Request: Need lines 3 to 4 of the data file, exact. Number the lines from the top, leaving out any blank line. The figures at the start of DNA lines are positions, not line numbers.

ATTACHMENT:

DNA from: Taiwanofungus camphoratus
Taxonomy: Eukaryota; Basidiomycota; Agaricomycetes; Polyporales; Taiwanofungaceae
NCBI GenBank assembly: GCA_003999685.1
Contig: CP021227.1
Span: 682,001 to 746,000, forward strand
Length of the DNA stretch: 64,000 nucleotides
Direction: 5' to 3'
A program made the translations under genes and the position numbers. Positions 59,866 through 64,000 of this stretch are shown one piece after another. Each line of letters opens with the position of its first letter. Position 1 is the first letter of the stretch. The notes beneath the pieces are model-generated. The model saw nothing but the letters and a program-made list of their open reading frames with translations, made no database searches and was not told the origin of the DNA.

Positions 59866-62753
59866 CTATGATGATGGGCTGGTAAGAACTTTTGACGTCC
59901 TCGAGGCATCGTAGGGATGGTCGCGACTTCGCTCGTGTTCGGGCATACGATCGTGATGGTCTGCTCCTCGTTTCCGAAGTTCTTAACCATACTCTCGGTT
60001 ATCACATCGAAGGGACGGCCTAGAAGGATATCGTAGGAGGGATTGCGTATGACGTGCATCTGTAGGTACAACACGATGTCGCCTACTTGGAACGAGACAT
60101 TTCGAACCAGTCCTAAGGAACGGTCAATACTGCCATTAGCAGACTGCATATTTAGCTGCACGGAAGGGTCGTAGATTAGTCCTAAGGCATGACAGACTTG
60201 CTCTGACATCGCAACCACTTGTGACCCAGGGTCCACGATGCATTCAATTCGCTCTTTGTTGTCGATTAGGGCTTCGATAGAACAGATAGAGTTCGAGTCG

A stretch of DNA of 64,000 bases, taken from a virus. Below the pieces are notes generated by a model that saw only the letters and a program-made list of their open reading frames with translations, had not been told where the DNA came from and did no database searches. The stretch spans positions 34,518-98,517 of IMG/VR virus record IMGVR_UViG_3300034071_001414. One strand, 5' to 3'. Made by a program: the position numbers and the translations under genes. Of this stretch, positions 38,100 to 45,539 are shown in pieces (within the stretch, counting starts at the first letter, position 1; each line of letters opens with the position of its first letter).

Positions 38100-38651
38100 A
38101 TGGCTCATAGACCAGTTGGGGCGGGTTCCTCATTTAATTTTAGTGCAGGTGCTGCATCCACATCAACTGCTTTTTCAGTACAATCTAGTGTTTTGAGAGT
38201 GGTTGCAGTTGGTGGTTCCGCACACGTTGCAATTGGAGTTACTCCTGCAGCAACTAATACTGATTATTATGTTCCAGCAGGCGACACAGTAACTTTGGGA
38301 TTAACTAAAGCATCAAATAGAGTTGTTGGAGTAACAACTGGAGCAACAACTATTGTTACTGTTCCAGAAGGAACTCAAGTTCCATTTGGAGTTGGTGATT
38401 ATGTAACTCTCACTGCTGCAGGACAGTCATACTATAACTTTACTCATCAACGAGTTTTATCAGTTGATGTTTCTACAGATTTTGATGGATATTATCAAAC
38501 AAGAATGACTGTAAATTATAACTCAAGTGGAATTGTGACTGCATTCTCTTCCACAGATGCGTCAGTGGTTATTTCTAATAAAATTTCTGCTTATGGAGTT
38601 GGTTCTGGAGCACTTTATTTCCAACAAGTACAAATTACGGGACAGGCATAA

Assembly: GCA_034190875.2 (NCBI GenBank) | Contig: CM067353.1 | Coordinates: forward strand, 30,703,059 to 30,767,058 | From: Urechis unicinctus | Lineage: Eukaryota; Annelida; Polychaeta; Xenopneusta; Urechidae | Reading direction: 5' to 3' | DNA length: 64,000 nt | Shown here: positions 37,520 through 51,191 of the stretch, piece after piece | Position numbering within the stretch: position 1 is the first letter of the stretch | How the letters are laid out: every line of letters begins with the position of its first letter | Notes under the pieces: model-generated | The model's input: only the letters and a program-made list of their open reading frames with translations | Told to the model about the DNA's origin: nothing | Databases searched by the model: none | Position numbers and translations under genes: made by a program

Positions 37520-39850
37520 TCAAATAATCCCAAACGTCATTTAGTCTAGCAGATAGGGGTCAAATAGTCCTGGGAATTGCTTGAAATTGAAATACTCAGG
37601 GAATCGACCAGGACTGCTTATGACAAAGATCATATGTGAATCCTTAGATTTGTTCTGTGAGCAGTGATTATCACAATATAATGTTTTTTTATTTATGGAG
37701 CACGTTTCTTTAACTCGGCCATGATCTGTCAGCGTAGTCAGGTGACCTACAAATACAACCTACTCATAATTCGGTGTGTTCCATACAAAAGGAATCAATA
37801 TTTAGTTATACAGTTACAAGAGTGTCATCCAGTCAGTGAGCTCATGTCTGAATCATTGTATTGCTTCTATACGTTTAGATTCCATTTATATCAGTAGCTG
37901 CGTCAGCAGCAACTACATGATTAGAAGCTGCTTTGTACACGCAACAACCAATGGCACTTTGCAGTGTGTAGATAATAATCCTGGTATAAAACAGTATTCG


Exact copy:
NCBI GenBank assembly: GCA_003999685.1
Contig: CP021227.1